FLORA MCDONALD  [Includes information about her five sons]
The News and Observer (Raleigh, North Carolina), Wednesday, September 15, 1880
Contact: Myrtle Bridges April 30, 2016

Most readers are familiar with the story of Flora Macdonald's heroic rescue of Prince Charles Edward, but there are 
few who associate her with our revolutionary war. The following extract is from Amelia E. Barr's interesting article 
entitled "A Romance of the Hebrides," in Harper's Magazine for October:
	On her return to Skye she married to young Macdonald of Kingsburgh, and on the death of her father became the Lady 
of Kingsburgh. But the estate was greatly impoverished by war, fines, and unstinted hospitality, and when all hopes of 
the Stuart's return had to be abandoned, Flora and her husband resolved to emigrate to the Carolinas.
	It was at this time they had a visit from Dr. Johnson, and it is very amusing to find Flora writing to a friend two 
weeks before it, saying, "Iam expecting from the mainland Mr. Boswell, and one Mr. Johnson, a gay young Enlish buck, with 
	The Macdonalds settled near Halifax, in North Carolina, and seem to have been regarded as the head of a large Scotch 
emigration scattered around that vicinity. Unfortunately the revolutionary was broke out before they had become attached 
to their new home, and Macdonald, who had given allegiance to the house of Hanover when Charles' cause became dead and 
hopeless, transferred with it the rigid loyalty that had been so marked a characteristic of his race. A soldier of a long 
line of soldiers, and an intense partisan of royalty, he was quite unable to sympathize with republican ideas, or to see 
any reason in popular rights.
	He raised first the royal or Tory standard in the Carolinas, and, it is said, was urged into active warfare by his wife. 
A regiment o' Highlanders, known as the Eighty-fourth, was formed, Flora's husband being its colonel, and her eldest son, a 
lad of sixteen, one of its captains. The first fight between it and the colonists took place at Moore's Creek, Feb. 27, 1776. 
Early at daybreak the shrill notes of the bagpipes called the Highlandmen to battle, but Macdonald was seriously ill, and had 
to depute the command to Macleod and Campbell. Both were killed at the very first onset, and the battle-which was the initial 
one of the reolution in North Carolina-was a brilliant victory for the colonists under Generals Moore and Caswell.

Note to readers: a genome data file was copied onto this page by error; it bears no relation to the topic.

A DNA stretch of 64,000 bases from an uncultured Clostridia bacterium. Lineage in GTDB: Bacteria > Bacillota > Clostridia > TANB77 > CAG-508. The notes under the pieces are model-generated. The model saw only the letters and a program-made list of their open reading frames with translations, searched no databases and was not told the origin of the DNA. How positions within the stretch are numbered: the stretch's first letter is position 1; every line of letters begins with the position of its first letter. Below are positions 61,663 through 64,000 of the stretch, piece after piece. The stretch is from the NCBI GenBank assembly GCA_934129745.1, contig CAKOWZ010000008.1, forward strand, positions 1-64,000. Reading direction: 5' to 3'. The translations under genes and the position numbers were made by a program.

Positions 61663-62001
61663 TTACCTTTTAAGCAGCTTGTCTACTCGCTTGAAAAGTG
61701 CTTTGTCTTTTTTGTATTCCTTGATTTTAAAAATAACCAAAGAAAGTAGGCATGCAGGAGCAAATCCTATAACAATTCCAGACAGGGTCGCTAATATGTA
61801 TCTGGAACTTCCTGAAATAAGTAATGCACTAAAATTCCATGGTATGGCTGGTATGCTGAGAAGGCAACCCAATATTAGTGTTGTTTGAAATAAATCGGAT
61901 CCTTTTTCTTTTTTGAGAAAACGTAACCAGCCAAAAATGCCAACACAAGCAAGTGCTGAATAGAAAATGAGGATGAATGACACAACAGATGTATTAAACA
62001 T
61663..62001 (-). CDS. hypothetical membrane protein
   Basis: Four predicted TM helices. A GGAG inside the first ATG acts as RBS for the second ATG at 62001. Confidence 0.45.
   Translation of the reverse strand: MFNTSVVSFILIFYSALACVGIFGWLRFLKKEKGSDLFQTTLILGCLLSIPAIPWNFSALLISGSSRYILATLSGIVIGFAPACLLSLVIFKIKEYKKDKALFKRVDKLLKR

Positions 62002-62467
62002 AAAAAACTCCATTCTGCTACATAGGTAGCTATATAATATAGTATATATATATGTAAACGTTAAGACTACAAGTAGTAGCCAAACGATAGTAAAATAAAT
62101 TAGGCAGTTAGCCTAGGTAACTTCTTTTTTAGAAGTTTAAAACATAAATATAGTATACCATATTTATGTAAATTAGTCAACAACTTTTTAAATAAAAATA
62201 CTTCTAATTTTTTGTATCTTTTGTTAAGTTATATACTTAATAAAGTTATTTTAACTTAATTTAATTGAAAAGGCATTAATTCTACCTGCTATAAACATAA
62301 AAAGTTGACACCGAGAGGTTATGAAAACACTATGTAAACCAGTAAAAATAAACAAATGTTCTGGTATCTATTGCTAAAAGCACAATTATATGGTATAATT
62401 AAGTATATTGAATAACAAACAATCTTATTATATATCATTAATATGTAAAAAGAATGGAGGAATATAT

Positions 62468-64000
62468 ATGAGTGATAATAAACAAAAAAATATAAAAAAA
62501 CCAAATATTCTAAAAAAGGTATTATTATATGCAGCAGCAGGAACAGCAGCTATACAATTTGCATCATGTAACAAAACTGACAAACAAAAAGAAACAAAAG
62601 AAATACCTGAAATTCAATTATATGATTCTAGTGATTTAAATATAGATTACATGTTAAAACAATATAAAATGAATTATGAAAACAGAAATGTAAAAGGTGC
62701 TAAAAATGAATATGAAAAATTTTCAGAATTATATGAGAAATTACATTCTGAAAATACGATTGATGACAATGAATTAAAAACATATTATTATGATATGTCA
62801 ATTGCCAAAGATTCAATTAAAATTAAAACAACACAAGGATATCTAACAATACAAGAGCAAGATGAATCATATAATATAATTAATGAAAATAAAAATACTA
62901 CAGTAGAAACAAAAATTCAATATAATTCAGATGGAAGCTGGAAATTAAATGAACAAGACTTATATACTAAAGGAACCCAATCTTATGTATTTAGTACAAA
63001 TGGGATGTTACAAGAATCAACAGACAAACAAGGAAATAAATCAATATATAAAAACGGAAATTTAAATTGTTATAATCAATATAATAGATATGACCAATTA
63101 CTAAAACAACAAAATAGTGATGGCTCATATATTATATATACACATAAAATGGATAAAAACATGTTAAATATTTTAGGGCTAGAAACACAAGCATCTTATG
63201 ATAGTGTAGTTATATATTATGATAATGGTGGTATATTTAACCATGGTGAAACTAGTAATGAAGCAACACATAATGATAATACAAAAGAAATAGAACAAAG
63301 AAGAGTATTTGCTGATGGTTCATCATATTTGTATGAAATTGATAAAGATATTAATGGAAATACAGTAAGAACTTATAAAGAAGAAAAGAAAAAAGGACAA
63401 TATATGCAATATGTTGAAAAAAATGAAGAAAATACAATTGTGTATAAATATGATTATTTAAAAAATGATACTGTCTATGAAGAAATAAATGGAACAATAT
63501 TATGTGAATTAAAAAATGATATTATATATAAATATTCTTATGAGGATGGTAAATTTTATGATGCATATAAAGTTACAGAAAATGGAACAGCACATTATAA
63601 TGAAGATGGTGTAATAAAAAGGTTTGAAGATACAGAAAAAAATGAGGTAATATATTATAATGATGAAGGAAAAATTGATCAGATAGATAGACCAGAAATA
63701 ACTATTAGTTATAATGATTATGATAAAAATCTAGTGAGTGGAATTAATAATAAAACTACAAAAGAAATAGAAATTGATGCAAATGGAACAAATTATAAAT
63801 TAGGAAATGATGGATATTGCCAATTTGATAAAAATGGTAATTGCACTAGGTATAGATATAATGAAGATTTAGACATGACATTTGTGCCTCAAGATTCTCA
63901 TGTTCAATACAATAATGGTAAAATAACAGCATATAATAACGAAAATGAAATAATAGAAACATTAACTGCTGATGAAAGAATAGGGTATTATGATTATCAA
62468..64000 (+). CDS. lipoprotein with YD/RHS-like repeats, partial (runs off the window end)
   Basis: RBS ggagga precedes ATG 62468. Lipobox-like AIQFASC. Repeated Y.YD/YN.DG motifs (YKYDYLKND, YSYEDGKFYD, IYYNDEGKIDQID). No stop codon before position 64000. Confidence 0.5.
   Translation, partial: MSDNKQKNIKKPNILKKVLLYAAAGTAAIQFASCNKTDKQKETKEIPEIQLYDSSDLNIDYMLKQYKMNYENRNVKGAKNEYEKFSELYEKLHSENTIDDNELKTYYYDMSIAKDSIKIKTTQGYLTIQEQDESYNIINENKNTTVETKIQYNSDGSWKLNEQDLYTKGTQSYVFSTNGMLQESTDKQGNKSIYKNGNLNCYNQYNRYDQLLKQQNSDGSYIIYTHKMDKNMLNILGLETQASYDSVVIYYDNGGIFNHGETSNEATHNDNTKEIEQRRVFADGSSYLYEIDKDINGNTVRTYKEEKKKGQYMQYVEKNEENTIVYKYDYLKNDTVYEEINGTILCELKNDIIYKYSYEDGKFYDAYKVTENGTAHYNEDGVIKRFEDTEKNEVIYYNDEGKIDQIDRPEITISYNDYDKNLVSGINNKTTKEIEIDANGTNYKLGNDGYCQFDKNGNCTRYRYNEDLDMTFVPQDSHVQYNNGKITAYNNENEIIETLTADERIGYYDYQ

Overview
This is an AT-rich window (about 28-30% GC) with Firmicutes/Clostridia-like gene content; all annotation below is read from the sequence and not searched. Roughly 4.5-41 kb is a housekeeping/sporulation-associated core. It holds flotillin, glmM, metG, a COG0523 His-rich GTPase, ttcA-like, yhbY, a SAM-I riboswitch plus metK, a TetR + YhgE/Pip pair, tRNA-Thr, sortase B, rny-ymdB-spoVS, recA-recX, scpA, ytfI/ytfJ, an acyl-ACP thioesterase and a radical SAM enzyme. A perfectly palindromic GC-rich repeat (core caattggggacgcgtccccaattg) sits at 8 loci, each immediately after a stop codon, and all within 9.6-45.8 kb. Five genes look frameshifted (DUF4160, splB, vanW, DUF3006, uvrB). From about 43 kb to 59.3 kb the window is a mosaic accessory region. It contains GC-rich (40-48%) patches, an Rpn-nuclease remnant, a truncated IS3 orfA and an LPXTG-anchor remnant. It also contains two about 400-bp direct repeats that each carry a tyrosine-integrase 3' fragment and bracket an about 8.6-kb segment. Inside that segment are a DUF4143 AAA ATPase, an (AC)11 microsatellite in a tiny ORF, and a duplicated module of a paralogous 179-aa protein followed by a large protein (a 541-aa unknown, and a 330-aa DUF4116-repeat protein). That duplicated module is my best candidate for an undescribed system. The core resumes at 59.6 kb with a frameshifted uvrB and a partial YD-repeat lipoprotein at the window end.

After the battle of Moore's Creek, Flora's husband remained some time a prisoner in Halifax jail, and on his release served 
with his regiment in Canada. During these years Flora endured many hardships, and at the close of the war General Macdonald 
retired on half pay, and they returned to their home in the barren cloudy mountains of Skye.
	Their homeward journey was not uneventful. They were attacked by a French pribateer, and a severe conflict took place. 
Flora remained on deck during the whole battle, succoring and stimulating the sailors by her heroic speeches and behavior. Her 
foot slipped in the blood which covered the deck, and she fell and broke her arm; but not even this calamity induced her to leave 
the scene until satisfied that her services were no longer needed.
	She rejoiced greatly to be once again in the wild desolate freedom of the Hebrides, and she never more left them. As a wife 
she had shared all her husband's dangers and labors; as a mother she strove with a passionate earestness to make her five sons 
worthy of their illustrious name. Every one of them became soldiers. CHARLES, the eldest, was a captain in the Queen's Rangers. 
"There lies the most finished gentleman of my family and name," said Lord Macdonald, when he saw him lowered into the grave. 
ALEXANDER, also an officer, was lost at sea. The third son, RANOLD, famous for his handsome person and elegant manners, had a 
professional charater equal to his personal one, and was a captain of marines; JAMES was an officer in the British Legion; and 
JOHN, the youngest, rose to the rank of lieutenant-colonel.
	Flora retained to the last her beauty, her vivacity, and her spirit. She died on the 5th of March, 1790, at the age of 70 yrs. 
Her winding sheet was actually one of those in which Prince Charles had slept at Kingsburgh. 
[The Macdonalds lived near Fayetteville, not Halifax.]

 Return to What's New in Richmond County
 Sketches of Distinguished Females
 Return to Found Flora MacDonald Portrait by Allan Ramsay
 The Life and Character of Flora MacDonald by James Banks, Esq. - 1857
 Flora Macdonald - A Romance of the Hebrides
 House Flora Visited
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This page created April 30, 2016